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Back to Work: Successfully Navigating Employees Back to Work – Practical and Legal Considerations

With much of Ontario now in “Stage 2” of its emergence from the COVID-19 lockdown, and Toronto Mayor John Tory optimistic that the City will follow suit, we wanted to provide an update to our May 18th blog in which we addressed some considerations for employers as they re-open their businesses and transition their employees back to work.

Re-opening Protocol

Hopefully employers have taken some time over the past few months to consider how they can resume business as seamlessly as possible.

Practical Considerations

Obviously the first step for any employer seeking to re-open is to verify that their business is eligible to re-open under the schedule provided by the Ontario government. If it is, Employers must then refer to and implement the Ontario government’s safety guidelines for their type of workplace. This might include taking measures like setting up “spit screens” in areas where employees interact with the public and or placing stickers on the floor in order to facilitate social distancing.

Recalling Employees

Once employers have determined that they are permitted to re-open and have considered the government’s safety guidelines, they can begin to recall employees.

Employers should contact employees requesting that they return to work on a specified date. They should be provided with enough notice to allow them to make any necessary arrangements to facilitate their return to work.

Employees must be returned to the same role they performed prior to leaving work

Employers should provide health and safety training to returning employees to ensure that the government’s safety guidelines are followed. Communication should be open and ongoing, with employees encouraged to report any concerns about workplace health and safety as well as any concerns that they might have contracted the virus. Any COVID-19 diagnoses must be reported, and the appropriate guidelines followed.

Legal Considerations

While many employees will be happy to return to work, others might be unwilling or unable to go back.

Health & Safety Concerns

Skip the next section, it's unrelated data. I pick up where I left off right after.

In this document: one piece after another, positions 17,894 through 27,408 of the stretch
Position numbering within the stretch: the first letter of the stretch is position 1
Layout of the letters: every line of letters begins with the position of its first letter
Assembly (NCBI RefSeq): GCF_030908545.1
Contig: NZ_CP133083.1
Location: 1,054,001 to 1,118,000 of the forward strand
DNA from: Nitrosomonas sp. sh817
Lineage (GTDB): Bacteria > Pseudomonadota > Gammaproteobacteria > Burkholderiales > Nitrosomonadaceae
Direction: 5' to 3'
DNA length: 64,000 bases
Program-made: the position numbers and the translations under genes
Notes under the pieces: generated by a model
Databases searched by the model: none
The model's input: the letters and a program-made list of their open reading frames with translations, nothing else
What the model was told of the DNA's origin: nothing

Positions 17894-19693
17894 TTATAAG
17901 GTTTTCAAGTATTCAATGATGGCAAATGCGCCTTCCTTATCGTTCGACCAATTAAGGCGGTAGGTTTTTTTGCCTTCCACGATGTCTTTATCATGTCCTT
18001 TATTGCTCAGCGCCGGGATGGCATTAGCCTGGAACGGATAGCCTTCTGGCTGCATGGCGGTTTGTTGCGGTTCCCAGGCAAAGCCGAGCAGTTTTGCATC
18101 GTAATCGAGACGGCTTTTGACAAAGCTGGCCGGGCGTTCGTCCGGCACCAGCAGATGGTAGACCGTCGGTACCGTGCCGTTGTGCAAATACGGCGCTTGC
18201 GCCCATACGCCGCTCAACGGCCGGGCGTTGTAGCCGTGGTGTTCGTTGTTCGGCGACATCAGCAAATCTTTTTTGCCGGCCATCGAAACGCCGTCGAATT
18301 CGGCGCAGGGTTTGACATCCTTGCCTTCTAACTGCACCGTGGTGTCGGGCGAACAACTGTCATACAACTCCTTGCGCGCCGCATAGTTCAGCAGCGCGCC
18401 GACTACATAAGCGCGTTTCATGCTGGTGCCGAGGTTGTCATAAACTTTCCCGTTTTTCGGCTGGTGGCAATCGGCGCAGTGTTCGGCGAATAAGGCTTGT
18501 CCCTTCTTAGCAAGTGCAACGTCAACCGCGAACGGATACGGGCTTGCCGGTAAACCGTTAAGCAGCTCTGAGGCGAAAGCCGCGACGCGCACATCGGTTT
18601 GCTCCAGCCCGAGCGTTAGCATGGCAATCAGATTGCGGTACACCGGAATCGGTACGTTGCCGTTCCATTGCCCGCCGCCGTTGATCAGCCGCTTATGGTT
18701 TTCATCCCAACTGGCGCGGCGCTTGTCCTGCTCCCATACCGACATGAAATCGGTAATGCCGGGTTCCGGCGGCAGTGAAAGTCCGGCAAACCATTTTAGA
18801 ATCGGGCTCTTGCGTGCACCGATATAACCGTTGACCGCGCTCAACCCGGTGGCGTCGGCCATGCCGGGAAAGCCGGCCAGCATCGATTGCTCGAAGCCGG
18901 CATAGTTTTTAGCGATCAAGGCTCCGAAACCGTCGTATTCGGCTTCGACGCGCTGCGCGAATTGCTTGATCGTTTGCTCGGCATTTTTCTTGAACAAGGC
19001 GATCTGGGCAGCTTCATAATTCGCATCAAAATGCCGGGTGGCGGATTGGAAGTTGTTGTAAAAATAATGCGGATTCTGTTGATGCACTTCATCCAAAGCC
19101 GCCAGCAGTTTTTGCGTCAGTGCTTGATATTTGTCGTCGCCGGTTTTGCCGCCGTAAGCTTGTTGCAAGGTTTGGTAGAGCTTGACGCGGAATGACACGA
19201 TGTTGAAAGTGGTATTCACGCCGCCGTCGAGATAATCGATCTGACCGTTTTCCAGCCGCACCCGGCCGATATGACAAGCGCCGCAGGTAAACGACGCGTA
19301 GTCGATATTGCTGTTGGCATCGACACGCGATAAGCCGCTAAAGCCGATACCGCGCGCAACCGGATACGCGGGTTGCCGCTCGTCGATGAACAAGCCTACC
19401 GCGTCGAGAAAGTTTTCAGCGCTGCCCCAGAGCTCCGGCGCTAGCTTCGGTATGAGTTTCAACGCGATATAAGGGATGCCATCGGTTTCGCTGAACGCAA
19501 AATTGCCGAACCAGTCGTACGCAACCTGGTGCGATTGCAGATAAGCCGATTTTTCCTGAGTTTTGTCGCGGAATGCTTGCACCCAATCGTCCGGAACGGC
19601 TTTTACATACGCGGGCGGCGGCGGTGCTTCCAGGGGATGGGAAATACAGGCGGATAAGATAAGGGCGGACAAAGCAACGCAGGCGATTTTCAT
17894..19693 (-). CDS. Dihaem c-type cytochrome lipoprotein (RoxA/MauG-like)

Employers have a duty to provide a safe work environment pursuant to the Occupational Health and Safety Act, and employees have the right to refuse to work if they have reason to believe that the work environment is unsafe. If you are an employer who has implemented the government’s safety guidelines and has communicated these measures to an employee who still refuses to return to work due to alleged safety concerns, we urge you to contact us.

Childcare Responsibilities & Other Challenges

Although childcare facilities have begun to re-open, some employees may be unable to return to work because they must care for their children as they have been unable to find practical solutions. We remind employers that they have a duty to accommodate and may not discriminate against workers due to their family status.

Moreover, the government of Ontario recently enacted the Infectious Disease Emergency Leave in order to provide job protection for employees unable to work because they must “provide care to a person for a reason related to COVID-19 such as a school or day-care closure”. This legislation also protects employees who are:

  • under medical investigation, supervision or treatment for COVID-19,
  • acting in accordance with an order under the Health Protection and Promotion Act,
  • in isolation or quarantine in accordance with public health information or direction, or
  • prevented from returning to Ontario due to travel restrictions.

As you re-open your business and navigate your employees back to work, you might encounter these or other challenges. But we are here to help. If you have any questions about COVID-19 and your workplace, please contact us at contact@minken.com or call us at 905-477-7011.

Minken Employment Lawyers is your source for expert advice and advocacy on today’s employment law issues. Sign up for our newsletter to receive up-to-date COVID-19 information, including new legislation and Court decisions impacting your workplace.

Please note that this article is for informational purposes only and does not constitute legal advice.

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